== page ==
Landmarks

1301 Surf Avenue

Mixed-Use Commercial Conversion Planned for Eight-Story Coney Island Theater Building, 1301 Surf Avenue

The first preliminary renderings have been revealed of the planned mixed-use commercial conversion of the eight-story, 115,000-square-foot Coney Island Theater Building (a.k.a. Shore Theater), an individual landmark at 1301 Surf Avenue, located on the corner of Stillwell Avenue on Coney Island. PYE Properties currently plans to transform the property into retail space and a hotel, while restoring the existing theater, which has been rapidly deteriorating, to an entertainment venue, Brooklyn Daily reported. Office and community space may also be included, depending on the tenants that show interest. Alteration permits haven’t yet been filed with the Buildings Department. Since the building is a landmark, the Landmarks Preservation Commission must approved any exterior alterations. PYE acquired the Shore Theater in January for $20 million. The Coney Island-Stillwell Avenue stop on the D/F and N/Q trains is across the street.




311 Vanderbilt Avenue

Four-Story, Single-Family Townhouse Proposed at 311 Vanderbilt Avenue, Clinton Hill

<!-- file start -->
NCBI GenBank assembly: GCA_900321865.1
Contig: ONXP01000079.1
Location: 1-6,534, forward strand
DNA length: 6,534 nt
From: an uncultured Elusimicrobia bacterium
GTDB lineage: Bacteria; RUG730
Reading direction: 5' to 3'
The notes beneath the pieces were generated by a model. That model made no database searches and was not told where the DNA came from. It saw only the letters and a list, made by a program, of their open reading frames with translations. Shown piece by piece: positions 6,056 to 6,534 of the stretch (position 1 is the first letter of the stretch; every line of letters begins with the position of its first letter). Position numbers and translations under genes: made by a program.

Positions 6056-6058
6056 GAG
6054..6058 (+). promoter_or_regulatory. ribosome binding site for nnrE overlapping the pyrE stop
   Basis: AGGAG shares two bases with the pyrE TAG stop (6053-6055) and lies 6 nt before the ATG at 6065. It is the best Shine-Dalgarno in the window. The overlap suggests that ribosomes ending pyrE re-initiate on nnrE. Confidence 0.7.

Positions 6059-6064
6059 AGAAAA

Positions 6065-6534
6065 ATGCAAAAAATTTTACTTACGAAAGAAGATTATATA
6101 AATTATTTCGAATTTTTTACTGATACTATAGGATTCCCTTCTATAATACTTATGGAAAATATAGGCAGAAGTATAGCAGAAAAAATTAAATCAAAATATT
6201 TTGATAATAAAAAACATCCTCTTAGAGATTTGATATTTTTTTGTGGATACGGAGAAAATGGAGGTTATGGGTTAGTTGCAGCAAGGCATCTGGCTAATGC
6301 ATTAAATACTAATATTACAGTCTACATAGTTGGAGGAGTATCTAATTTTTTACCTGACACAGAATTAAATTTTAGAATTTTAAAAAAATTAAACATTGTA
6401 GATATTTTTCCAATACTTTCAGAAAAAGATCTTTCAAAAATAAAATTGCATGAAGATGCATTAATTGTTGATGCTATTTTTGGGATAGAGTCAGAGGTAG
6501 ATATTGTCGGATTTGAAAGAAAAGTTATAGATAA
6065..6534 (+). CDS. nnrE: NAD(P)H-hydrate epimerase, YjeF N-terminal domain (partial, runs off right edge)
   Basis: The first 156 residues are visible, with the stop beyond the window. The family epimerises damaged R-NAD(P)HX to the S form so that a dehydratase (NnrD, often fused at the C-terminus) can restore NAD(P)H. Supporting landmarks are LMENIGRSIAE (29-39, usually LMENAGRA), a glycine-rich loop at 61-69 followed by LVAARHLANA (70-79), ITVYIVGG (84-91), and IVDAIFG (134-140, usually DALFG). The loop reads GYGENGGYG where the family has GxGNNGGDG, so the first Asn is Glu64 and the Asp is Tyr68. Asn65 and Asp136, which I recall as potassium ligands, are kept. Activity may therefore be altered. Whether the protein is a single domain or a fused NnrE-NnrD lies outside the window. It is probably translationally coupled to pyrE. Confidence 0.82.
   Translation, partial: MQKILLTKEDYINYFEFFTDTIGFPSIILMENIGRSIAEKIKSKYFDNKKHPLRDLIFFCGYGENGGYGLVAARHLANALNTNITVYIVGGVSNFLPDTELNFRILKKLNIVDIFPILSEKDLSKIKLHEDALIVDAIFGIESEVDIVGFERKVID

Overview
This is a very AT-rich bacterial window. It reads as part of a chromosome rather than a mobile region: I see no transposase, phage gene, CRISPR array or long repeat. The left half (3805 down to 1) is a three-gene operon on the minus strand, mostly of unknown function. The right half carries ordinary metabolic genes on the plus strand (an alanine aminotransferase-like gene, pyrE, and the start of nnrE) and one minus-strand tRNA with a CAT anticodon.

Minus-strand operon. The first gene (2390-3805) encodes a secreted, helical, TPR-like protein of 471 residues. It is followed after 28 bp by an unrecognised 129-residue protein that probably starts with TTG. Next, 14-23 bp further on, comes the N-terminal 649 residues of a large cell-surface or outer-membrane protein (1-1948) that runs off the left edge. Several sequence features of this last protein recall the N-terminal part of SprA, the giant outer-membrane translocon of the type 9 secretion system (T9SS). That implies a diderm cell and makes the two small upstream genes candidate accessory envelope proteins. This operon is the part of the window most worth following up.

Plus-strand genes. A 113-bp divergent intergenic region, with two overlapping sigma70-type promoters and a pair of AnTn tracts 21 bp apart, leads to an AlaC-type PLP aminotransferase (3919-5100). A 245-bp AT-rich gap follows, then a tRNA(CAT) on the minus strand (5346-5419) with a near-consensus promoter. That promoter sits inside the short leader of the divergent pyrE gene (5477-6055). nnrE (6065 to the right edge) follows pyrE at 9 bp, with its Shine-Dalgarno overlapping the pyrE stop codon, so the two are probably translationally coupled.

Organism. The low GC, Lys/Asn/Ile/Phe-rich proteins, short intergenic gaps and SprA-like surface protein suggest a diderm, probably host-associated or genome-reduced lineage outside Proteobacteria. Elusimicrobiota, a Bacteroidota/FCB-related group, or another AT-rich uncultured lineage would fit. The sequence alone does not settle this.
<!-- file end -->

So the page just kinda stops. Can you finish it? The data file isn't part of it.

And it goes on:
Adrian Devenyi, doing business as an anonymous Long Island-based LLC, has filed applications for a four-story, single-family townhouse at 311 Vanderbilt Avenue, in Clinton Hill. The structure will measure 8,975 square feet, of which 5,618 square feet will be utilized as livable residential space. The townhouse will include a fitness center, a laundry room, and storage space in the cellar, followed by a single-car garage on the ground floor. Residential space will fill the rest of the ground floor and the second through fourth floors. The structure will be topped by a roof terrace and solar panel equipment. Brooklyn-based Ramona Albert Architecture is the architect of record. The 15-foot-wide, 2,730-square-foot block-thru lot is vacant on the Vanderbilt Avenue side, but occupied by a three-story townhouse on the other side at 312 Clinton Avenue. The property sits within the Clinton Hill Historic District, which means the Landmarks Preservation Commission must approve the new building’s design.



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